Genesis 35:16-29

16 Then they moved on from Bethel. While they were still some distance from Ephrath, Rachel began to give birth and had great difficulty. 17 And as she was having great difficulty in childbirth, the midwife said to her, “Don’t despair, for you have another son.” 18 As she breathed her last—for she was dying—she named her son Ben-Oni. But his father named him Benjamin.

19 So Rachel died and was buried on the way to Ephrath (that is, Bethlehem). 20 Over her tomb Jacob set up a pillar, and to this day that pillar marks Rachel’s tomb.

21 Israel moved on again and pitched his tent beyond Migdal Eder.22 While Israel was living in that region, Reuben went in and slept with his father’s concubine Bilhah, and Israel heard of it.

Jacob had twelve sons:

23 The sons of Leah:

Reuben the firstborn of Jacob,

Simeon, Levi, Judah, Issachar and Zebulun.

24 The sons of Rachel:

Joseph and Benjamin.

25 The sons of Rachel’s servant Bilhah:

Dan and Naphtali.

26 The sons of Leah’s servant Zilpah:

Gad and Asher.

These were the sons of Jacob, who were born to him in Paddan Aram.

27 Jacob came home to his father Isaac in Mamre, near Kiriath Arba (that is, Hebron), where Abraham and Isaac had stayed. 28 Isaac lived a hundred and eighty years. 29 Then he breathed his last and died and was gathered to his people, old and full of years. And his sons Esau and Jacob buried him.
(Genesis 35:16-29 NIV)

As we began Chapter 35, we saw God call Jacob back to his homeland, back to Bethel, where he had made his promise to God to follow the Lord if God would rescue him and provide for him.  God had done His part; Jacob needed to come back and finish his.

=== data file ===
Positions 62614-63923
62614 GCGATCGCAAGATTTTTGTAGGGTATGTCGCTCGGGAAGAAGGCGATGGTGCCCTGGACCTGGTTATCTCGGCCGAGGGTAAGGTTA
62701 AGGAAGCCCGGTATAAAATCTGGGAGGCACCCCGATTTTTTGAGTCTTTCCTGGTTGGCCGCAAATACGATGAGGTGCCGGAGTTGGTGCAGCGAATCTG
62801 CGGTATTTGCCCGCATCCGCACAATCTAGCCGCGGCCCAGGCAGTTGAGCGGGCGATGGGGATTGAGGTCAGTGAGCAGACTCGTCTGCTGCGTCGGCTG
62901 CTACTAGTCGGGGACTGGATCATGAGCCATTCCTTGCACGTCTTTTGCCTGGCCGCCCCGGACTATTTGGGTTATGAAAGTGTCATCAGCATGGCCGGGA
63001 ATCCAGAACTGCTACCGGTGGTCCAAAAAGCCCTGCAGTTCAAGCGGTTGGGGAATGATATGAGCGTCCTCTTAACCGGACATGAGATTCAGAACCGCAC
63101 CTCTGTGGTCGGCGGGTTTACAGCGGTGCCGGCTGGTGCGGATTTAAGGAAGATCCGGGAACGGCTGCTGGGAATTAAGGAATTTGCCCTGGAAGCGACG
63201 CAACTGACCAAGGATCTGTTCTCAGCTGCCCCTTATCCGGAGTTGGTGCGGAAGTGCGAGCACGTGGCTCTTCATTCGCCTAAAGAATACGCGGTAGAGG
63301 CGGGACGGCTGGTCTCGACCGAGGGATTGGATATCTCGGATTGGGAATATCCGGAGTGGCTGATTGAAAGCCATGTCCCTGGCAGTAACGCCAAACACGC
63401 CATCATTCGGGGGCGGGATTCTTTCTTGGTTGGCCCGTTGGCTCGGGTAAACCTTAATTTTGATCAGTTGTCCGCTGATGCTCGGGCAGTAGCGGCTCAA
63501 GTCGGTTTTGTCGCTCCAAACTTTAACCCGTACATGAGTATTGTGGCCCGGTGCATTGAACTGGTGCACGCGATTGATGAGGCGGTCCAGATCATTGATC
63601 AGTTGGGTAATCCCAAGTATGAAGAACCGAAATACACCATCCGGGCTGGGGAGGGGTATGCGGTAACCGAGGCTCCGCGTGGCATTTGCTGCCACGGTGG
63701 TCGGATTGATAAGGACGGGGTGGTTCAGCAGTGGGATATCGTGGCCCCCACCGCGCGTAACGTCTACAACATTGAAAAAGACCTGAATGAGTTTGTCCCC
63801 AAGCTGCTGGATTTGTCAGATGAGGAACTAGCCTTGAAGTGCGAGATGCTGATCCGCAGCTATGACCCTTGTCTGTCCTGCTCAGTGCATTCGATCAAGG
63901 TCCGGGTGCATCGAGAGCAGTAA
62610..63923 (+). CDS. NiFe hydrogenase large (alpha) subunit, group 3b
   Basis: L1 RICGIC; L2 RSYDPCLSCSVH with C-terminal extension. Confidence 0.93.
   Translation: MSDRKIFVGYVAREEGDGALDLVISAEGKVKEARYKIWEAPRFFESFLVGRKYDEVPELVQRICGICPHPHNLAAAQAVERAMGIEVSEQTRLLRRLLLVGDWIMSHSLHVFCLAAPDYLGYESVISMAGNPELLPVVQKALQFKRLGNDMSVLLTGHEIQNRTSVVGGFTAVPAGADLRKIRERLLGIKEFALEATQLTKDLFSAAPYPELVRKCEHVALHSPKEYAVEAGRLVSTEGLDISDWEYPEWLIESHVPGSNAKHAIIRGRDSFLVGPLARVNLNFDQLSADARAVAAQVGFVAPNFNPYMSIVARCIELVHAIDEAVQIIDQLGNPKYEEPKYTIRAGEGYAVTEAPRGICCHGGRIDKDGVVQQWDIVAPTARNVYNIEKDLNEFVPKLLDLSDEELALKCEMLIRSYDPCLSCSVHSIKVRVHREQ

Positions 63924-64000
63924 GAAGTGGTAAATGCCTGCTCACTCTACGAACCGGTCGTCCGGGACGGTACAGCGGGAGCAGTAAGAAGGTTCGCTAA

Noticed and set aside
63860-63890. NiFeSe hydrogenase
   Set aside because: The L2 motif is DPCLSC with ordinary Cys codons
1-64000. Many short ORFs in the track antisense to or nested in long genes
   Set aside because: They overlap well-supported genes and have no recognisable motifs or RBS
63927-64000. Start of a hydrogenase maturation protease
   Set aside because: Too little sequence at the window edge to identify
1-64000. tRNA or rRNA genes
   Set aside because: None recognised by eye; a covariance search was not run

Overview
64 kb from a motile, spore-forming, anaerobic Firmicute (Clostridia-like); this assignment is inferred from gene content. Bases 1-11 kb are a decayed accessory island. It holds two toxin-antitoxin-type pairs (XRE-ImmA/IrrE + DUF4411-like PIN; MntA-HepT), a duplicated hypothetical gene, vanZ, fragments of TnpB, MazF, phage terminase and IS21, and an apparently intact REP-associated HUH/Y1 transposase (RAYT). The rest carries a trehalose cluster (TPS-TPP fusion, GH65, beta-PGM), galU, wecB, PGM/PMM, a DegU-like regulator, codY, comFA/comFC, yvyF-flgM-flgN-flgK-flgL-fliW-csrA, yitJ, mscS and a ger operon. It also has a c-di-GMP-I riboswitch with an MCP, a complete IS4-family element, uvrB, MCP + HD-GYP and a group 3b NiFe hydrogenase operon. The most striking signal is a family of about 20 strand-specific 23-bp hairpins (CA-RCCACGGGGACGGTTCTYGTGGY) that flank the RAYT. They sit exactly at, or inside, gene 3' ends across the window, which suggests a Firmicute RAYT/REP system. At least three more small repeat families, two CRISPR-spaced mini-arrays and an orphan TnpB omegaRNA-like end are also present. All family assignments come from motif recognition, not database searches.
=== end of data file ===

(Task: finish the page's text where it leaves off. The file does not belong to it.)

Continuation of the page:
As we discussed last time, this triggered a revival in Jacob.  Before Jacob could live a new life, the old life had to die.  Jacob started by removing all idols from his household and burying them.  When Jacob returned to Bethel, he then buried his mother’s nurse (symbolic of the death and burial of the old life of his youth and treachery).

God then showed up and repeated his blessing to Jacob, gave him a new name (Israel), signifying new life and hope for the future.  Jacob responded by worshiping the Lord.

In today’s passage, we see Jacob moving on from Bethel toward his father’s home in Hebron.  Along the way, Rachel dies shortly after giving birth to Jacob’s 12th son.  Rachel names the boy “Ben Oni” (son of my sorrow); Jacob names him “Benjamin” (son of my right hand / son of good fortune).  Rachel was counting her own loss and imminent death, while Jacob, likely through tears and brokenness over Rachel’s passing, saw God’s good hand and the blessing of another son to carry on the Lord’s promise for the future. 

In all of Jacob’s back-to-back losses, he was made aware of another event that added to his sorrow.  Reuben, Jacob’s and Leah’s oldest son, seduced and slept with Rachel’s maid (and Jacob’s wife)  Bilhah.  This was not rape – this was seduction, adultery, and incest.  Moses also points out that while Jacob was aware of this event, he did nothing about it.  Was Jacob lacking integrity in protecting the women in his life (first Dinah his daughter, and now Bilhah, Rachel’s maid/his wife)?  Or was Jacob so absorbed in his grief and recent losses that this was outside his ability to cope at the time?   The text does not say.

Moses now stops and recaps Jacob’s twelve sons from his two wives and their two maids (vv. 22b – 26).

Moses closes out the chapter by recounting Jacob’s arrival to see his father Isaac, and later he and his brother Esau burying Isaac when he died at 180 years old.

In our last time together, we looked at a number of parallels between Jacob’s life and ours; those questions and parallels carry over for today’s text as well.

Now that both Isaac and Rebekah have passed away, Jacob (now Israel) is the God-appointed patriarch of the family, and the path of God’s blessings to future generations.

May we live our lives carefully and completely dedicated to the Lord, and not waste our years chasing after life using our own resources.

May we lose our lives in Christ, and in so doing, seek Him with all our heart, find our true selves, our calling, and live for His glory, not our own.